After announcing nearly $2.7 million in cuts to a key temporary flood mitigation program under the latest round of budget cuts, New York City Mayor Eric Adams now plans to restore funding for the Interim Flood Protection Measures Program following a wave of resident concerns, City & State exclusively reports.
The program, overseen by the New York City Office of Emergency Management, was designed to provide swift, temporary protection to neighborhoods and other low-lying areas that are vulnerable to coastal flooding as the city works to implement more permanent mitigation measures and infrastructure. Born from the sheer destruction unleashed by Superstorm Sandy in 2012, safeguard measures deployed under the program include flood barriers – walls designed to be quickly installed in doorways and other open areas that lead into buildings – massive, water-filled tubes intended to withstand flood waters, and fabric-lined wire mesh cubes filled with sand. Installation in the city’s most at-risk neighborhoods began in 2016 and concluded in 2021 at the Atlantic Basin in Red Hook, Brooklyn.
Residents and environmental advocacy organizations were quick to express concerns about the elimination of the program’s funding after Adams announced billions of dollars of cuts across New York City agencies on Nov. 16. Construction of a series of sweeping coastal resiliency projects intended to provide the city long-term protection from extreme weather is ongoing, making the program a key, shorter fixture to protect vulnerable neighborhoods from coastal flooding.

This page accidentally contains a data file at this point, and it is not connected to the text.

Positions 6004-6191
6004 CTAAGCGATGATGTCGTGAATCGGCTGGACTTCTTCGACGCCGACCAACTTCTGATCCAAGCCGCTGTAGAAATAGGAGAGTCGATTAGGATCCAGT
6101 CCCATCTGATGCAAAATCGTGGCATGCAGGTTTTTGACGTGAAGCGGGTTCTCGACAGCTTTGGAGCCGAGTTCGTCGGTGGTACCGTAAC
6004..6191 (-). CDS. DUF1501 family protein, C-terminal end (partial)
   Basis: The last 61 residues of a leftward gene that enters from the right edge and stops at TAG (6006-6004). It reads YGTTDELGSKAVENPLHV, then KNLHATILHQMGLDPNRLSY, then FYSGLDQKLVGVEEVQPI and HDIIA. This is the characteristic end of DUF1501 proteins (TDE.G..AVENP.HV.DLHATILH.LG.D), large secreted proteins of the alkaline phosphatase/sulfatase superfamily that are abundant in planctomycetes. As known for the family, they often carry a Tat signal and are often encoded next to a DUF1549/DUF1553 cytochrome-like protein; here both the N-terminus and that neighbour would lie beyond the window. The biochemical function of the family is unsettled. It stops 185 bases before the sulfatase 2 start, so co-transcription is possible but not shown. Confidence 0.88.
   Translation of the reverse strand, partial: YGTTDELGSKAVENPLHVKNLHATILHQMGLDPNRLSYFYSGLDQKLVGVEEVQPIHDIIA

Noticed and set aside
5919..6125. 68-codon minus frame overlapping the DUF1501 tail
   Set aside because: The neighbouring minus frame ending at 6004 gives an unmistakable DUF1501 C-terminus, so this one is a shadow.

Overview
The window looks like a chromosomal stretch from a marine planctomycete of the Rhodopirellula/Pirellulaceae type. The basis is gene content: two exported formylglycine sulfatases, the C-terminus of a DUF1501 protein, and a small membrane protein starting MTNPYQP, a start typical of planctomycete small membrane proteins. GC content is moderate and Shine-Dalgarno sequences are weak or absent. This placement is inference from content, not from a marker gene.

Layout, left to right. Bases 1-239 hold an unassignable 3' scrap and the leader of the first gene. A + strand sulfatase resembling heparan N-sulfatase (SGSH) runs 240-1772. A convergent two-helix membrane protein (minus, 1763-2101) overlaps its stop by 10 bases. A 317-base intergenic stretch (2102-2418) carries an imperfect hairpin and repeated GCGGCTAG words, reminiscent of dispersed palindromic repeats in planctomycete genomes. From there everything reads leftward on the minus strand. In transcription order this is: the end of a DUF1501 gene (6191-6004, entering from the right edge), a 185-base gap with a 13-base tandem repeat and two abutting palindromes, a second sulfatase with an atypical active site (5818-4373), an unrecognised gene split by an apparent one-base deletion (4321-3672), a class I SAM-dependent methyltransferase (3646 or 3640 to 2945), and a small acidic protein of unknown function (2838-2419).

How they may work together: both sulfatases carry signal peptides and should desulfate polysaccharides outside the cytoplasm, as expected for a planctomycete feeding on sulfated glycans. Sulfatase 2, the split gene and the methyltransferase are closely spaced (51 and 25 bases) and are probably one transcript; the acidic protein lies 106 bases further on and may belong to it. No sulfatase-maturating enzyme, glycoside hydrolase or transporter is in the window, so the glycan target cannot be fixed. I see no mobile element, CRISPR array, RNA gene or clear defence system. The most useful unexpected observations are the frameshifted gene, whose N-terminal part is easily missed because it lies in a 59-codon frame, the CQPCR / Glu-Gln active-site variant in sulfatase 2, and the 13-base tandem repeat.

Those concerns fueled City Hall’s decision to restore the program’s funding, according to a spokesperson for Adams. The city will restore $223,000 to Interim Flood Protection Measures Program in fiscal year 2024 and a subsequent $825,000 in each of the following fiscal years up until 2027 – figures that will be reflected in the upcoming January preliminary budget.
“In the face of significant fiscal challenges, we balanced the budget as the law requires. And while we minimized disruption to services, the mayor has been clear that he will never do anything to put public safety at risk,” Liz Garcia, deputy press secretary in the mayor’s office said in a statement. “Our administration is always listening to New Yorkers, and we have heard the communities most impacted by flooding – as a result, we are restoring funding for the (IFPM) program to maintain an important defense for coastal areas during extreme weather.”
According to Garcia, the city is reviewing the best way to restore the program’s funding through the budget process. It’s not immediately clear where the savings will come from.
Restoration of the funding comes as New York City contends with gradually rising sea levels and the threat of climate change fueling more frequent, more powerful coastal storms. Hurricane Sandy awakened city, state and federal leaders to the pressing need for a significantly bolstered defense against storm surges on the Atlantic coast, including on the New York-New Jersey Harbor area. Coastal resiliency projects are ongoing, including the East Side, Lower Manhattan and Red Hook Coastal Resiliency projects, the Raised Shorelines project, and the Army Corps Atlantic Shorefront project.
“As we continue to act aggressively to complete long-term flood prevention projects, we will continue taking steps like this to keep New Yorkers safe right now and foster a more resilient, equitable city,” Garcia said of the city’s decision to restore Interim Flood Protection Measures Program funding.